As investors, we need to understand how our companies truly make their money. Thankfully, there's a neat trick developed for just that purpose: the DuPont Formula.

The DuPont Formula can help you get a better grasp on exactly where your company is producing its profit, and where it might have a competitive advantage. Named after the company that pioneered it, the DuPont Formula breaks down return on equity into three components:

Return on equity = Net margins x asset turnover x leverage ratio

High net margins show that a company is able to get customers to pay more for its products. (Think luxury-goods companies.) High asset turnover indicates that a company needs to invest less of its capital, since it uses its assets more efficiently to generate sales. (Think service industries, which often lack high capital investments.) Finally, the leverage ratio shows how heavily the company relies on debt to create profit.

Generally, the higher these numbers, the better. But too much debt can sink a company, so beware of companies with very high leverage ratios.

Let's take a look at Novartis (NYSE: NVS) and a few of its sector and industry peers.

Company

Return on Equity

Net Margins

Asset Turnover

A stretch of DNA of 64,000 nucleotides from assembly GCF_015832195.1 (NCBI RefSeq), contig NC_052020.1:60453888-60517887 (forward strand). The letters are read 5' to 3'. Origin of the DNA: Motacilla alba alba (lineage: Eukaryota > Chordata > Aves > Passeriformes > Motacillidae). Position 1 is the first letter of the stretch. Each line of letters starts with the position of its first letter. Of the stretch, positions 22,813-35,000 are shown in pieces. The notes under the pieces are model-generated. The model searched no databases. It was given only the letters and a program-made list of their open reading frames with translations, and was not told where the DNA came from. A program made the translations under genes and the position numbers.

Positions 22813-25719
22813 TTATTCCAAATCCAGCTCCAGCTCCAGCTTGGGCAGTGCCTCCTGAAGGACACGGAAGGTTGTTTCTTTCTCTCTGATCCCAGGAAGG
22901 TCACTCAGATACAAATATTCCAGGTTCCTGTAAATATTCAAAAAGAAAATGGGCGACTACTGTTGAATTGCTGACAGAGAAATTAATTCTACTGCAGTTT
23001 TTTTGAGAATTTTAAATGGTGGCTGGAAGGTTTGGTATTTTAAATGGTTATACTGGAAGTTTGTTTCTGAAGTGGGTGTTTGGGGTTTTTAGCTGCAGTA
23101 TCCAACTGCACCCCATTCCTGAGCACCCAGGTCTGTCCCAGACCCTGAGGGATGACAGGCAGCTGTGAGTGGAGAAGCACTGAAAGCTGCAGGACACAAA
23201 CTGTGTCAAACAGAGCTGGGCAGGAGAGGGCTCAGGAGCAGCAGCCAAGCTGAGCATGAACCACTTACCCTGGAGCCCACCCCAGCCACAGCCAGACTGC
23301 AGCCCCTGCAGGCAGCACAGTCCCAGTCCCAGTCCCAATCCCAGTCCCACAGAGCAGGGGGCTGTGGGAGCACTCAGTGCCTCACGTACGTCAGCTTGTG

Leverage Ratio

Novartis

16.6%

19.8%

0.47

1.80

Sanofi-Aventis (NYSE: SNY)

12.5%

19.5%

0.74

0.83

AstraZeneca (NYSE: AZN)

38.5%

23.8%

0.62

2.61

Teva Pharmaceutical (Nasdaq: TEVA)

14.4%

19.0%

0.43

1.77

Source: Capital IQ.

With attractive net margins of big pharmaceutical companies, each of these rivals earns a solid return on equity, and Novartis sits right in the middle of this pack. Its net margins are comparable to those of several peers, but its asset turnover is near the low end of this group. AstraZeneca provided an eye-popping ROE over the last 12 months, by focusing on high net margins and using more leverage. Teva and Sanofi had attractive net margins, but lower asset turnover (in Teva's case) and lower leverage (in Sanofi's case) dent return on equity.

Using the DuPont formula can often give you some insight into how a company is competing against peers and what type of strategy it's using to juice return on equity.

We Fools may not all hold the same opinions, but we all believe that considering a diverse range of insights makes us better investors.

Jim Royal, Ph.D., does not own shares of any of the companies mentioned. Novartis is a Motley Fool Global Gains selection. The Fool owns shares of Teva Pharmaceutical. Try any of our Foolish newsletter services free for 30 days. The Motley Fool has a disclosure policy.